To counter this, the ministry was taking measures to spread information about the budget and financial policy by issuing the “citizen budget,” he said, as well as holding public discussions of the pre-budget statement and making more data available on its Website.  

According to the 2012 international budget transparency index, Egypt’s score deteriorated from 49 out of 100 to 13, putting it among the worst countries for the availability of information.

A study of budgetary transparency by the Egyptian Initiative for Personal Rights, an NGO, published in December said the deterioration was a result of the absence of a parliament during most of the period covered by the index.

This meant there was no effective oversight, the report said.

At the meeting, the minister said the pre-budget statement for the next fiscal year would be released in December. This would be its annual date, he said, allowing citizens the time to discuss priorities for fiscal policy and to express their views.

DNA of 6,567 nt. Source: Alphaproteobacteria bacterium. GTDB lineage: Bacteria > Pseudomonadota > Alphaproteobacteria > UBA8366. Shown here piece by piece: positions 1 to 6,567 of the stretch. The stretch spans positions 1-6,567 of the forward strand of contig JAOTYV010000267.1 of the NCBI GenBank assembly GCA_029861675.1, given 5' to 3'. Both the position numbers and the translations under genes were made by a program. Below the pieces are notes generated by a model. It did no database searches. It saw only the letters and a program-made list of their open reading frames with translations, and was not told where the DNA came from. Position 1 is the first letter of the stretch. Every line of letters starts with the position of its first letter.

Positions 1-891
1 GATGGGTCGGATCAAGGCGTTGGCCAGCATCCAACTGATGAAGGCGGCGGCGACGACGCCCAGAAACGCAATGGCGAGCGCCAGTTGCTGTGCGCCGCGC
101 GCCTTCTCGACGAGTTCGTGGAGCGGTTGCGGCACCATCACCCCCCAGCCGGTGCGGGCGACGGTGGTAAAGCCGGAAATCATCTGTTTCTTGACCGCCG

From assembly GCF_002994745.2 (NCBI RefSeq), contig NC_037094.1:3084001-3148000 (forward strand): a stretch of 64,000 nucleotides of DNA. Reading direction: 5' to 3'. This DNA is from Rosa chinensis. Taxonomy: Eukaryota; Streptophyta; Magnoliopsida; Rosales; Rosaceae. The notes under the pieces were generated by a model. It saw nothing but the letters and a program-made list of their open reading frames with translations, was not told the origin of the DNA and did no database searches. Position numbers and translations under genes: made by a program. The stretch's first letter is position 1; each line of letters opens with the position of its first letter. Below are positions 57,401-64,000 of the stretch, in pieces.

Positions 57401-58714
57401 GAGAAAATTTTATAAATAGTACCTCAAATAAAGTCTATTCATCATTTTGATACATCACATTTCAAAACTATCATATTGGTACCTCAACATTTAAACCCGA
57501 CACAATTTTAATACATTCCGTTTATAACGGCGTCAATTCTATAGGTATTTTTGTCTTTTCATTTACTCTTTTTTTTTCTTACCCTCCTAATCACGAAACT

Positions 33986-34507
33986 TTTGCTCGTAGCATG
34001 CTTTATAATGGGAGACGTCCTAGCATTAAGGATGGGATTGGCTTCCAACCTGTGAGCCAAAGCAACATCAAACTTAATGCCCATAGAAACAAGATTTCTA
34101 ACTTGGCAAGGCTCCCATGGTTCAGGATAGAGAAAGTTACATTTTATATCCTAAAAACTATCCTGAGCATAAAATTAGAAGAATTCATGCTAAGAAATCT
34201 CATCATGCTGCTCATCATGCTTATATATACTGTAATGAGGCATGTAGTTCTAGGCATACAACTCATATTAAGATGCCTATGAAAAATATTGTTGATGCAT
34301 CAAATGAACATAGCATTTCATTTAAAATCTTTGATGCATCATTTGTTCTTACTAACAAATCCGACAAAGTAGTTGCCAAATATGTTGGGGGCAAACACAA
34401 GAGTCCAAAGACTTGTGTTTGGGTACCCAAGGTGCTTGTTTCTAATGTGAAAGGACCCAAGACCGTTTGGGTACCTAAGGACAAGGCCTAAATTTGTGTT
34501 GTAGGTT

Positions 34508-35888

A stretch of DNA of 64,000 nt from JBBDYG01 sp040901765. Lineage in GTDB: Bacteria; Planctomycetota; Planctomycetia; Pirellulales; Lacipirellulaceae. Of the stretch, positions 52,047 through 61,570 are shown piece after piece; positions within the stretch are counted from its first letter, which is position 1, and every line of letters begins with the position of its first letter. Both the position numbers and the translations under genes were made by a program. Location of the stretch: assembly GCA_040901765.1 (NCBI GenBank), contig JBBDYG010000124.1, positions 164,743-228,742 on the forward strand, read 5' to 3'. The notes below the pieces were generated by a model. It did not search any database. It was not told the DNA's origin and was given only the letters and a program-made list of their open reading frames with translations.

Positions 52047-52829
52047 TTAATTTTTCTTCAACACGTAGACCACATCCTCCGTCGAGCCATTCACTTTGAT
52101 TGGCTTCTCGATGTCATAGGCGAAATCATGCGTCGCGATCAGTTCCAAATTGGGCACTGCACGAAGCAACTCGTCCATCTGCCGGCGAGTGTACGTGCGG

Releasing the pre-budget statement and discussing it with civil society would contribute to improving Egypt’s position on international measures for budgetary transparency, said Mohamed Mansour, programmes manager at the International Budget Partnership.

The International Budget Partnership collaborates with civil society around the world to analyse and influence public budgets in order to reduce poverty and improve the quality of governance.

“The next step is to move to the programmes and performance budget. The constitution obliges us to spend a lot on public health and education. We need to know that this amount of money is being spent in the right places,” the minister said.